Ukhov jumped 2.32m in Daegu and placed fifth – a disappointment for someone who had been dreaming to medal. Ivan refused from any comments after the competition. “I believe Ivan’s main mistake was that he did not take any time for acclimatisation before the competition,” Russian head coach Valentin Maslakov said. “It could be ok with one-day events – when you just go out and jump. But not with the World champs, where you first jump in qualification, then have some rest and jump again. Ivan just did not feel fresh because of the jet lag and high humidity in Daegu.”

 

As always, Ukhov was not going to give up after the failure. He won the Russian Indoor Championships in Moscow with the fifth best jump in the season – 2.34m, and decided to go to the World Championships, in Istanbul. “First I did not plan to compete there, but after I won the Russian trials I thought – why not? Though still the indoor season for me is only preparation for the Olympics in London. I focus on my summer, now the most important thing is to train well and stay healthy,” Ukhov admitted.

 

Considering his attitude, the third place at the World Indoors was not a big disappointment. “Generally I jump better indoors and have problems at the outdoor season, so hopefully this time it will be vice versa,” Ukhov smiled. And it really was: at the national trials, in Cheboksary, Ivan jumped his PB and season lead 2.39 m. In the amazing competition, he beat Olympic champion Silnov who finished second with 2.37 m.

 

“For the first time I had been training for summer being injury free, Ukhov explained his success. “I knew I would probably need to jump my PB to win the trials. The main thing was about psychology, and I managed to stand the pressure.” 

 

Ukhov would not be Ukhov had he had won his Olympics in classy stile, without any force majeur. Before his first 2.33 m jump, Ukhov discovered that the T-shirt she jumped in before was missing. Ivan quickly searched for it in his bag, under the bench, under other clothes – but could not find it! It was already time to jump, but Ukhov had no other competition T-shirt, and according to the IAAF rules, he was not allowed to jump in his training jacket. The situation was saved by Ivan’s fiercest rival, Andrey Silnov. The 2008 Olympic champion 2008 m, who was already eliminated at 2.25 m, gave his own T-shirt to Ukhov. And it was in Silnov’s uniform that Ivan performed further. Ukhov made no fouls at 2.33, 2.36 and 2.38m, which guaranteed him the Olympic title.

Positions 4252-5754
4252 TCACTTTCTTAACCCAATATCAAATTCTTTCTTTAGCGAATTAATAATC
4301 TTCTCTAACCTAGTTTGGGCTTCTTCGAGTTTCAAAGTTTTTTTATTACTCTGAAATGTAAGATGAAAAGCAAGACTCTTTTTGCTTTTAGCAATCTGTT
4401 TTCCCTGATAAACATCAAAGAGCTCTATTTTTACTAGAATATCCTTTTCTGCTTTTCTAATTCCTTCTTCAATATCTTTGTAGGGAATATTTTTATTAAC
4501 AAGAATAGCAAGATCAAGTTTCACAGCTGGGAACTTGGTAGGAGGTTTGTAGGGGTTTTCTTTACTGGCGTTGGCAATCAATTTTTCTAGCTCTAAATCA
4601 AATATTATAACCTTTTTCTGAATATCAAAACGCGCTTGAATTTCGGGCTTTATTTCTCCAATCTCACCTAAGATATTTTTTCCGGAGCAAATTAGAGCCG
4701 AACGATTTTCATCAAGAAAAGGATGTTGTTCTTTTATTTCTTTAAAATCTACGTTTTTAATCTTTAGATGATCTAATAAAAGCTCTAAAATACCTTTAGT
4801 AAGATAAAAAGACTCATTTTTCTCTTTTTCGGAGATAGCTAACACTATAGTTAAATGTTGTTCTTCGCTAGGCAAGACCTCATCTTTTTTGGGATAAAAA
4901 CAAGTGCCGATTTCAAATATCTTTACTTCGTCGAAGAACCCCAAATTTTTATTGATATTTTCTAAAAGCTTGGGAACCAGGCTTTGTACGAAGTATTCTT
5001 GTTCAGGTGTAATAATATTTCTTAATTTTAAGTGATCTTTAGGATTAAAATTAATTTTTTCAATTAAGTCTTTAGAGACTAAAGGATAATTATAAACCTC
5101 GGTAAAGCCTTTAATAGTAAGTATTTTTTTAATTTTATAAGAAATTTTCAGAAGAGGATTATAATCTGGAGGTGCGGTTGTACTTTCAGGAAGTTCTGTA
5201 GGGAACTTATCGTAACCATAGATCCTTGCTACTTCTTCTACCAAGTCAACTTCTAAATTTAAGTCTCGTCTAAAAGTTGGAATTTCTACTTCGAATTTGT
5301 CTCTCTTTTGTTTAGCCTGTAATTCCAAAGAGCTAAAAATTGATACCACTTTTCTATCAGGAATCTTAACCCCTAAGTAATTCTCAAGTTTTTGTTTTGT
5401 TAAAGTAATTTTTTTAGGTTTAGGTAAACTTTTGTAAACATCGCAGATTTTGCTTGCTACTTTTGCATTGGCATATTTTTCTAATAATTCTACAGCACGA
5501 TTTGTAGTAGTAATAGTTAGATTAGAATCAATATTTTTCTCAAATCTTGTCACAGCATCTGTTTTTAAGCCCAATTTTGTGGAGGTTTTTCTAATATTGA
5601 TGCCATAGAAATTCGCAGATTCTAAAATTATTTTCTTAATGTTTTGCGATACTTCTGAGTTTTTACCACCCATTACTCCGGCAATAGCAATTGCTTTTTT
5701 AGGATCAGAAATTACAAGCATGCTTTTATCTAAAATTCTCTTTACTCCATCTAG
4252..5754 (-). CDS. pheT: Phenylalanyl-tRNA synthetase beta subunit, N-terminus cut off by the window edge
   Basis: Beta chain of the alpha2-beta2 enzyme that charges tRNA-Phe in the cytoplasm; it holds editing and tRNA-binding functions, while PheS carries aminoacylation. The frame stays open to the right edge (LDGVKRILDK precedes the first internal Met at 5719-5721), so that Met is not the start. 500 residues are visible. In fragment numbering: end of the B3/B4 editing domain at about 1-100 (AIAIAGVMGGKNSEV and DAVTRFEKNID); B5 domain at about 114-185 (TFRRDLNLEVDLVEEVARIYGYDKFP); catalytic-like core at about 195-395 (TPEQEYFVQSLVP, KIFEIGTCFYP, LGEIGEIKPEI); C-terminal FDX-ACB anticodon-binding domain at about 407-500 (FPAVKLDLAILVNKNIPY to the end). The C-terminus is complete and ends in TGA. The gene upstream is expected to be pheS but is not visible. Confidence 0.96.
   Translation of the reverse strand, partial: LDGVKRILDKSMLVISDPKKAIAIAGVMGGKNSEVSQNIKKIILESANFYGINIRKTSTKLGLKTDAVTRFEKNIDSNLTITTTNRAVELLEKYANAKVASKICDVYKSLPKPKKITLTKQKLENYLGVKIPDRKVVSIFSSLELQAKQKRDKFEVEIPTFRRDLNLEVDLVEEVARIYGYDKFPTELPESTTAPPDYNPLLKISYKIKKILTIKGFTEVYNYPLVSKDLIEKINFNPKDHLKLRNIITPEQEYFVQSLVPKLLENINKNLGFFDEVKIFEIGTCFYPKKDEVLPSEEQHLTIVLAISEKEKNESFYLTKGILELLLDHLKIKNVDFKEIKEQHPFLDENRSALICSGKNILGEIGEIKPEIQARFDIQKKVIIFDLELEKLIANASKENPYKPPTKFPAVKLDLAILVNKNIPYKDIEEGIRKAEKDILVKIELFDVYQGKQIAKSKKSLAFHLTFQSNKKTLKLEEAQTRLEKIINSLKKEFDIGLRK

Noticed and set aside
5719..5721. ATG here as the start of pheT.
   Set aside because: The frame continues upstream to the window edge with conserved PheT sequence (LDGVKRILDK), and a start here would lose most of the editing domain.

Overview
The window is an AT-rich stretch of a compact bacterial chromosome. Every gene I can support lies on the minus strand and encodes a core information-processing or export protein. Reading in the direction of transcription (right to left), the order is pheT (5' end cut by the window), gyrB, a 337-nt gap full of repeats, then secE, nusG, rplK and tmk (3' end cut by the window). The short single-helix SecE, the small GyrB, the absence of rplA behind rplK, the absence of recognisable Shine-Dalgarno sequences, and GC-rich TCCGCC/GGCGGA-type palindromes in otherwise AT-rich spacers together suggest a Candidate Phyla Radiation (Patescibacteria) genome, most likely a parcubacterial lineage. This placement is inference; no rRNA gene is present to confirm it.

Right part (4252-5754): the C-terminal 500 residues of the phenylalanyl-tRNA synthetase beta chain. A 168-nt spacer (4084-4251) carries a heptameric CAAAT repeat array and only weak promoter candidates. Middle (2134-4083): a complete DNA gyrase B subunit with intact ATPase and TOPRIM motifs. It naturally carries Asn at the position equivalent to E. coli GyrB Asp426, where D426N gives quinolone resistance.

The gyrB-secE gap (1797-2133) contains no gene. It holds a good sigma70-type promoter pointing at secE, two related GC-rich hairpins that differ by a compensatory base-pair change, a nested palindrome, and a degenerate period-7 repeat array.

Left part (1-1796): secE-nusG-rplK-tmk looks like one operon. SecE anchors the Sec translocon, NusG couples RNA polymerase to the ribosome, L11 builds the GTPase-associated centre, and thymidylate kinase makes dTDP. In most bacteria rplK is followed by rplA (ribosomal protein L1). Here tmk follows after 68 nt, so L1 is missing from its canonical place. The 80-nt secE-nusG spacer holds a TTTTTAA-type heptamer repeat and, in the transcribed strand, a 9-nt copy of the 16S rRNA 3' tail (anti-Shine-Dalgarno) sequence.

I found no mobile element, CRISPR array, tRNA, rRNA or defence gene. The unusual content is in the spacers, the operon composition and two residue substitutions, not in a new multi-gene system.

“I have no idea where the T-shirt had gone!” Ukhov commented. “Maybe one of the jumpers who had already left the sector by mistake took it with him. Already almost  two years passed, and still people keep asking me about the T-shirt, and no one admitted that he had taken it.”

 

After his amazing victory, Ukhov even made one attempt at the height of the national record 2.40m, and only after that started celebrating. Though it was not even a real celebration – Ukhov quite seriously said that the Olympic gold was not the biggest goal in his life. “Of course I am quite happy, but I like the process of jumping itself and have many other goals in life apart from sports. My family is the most important thing for me, not the medals,” Ukhov commented.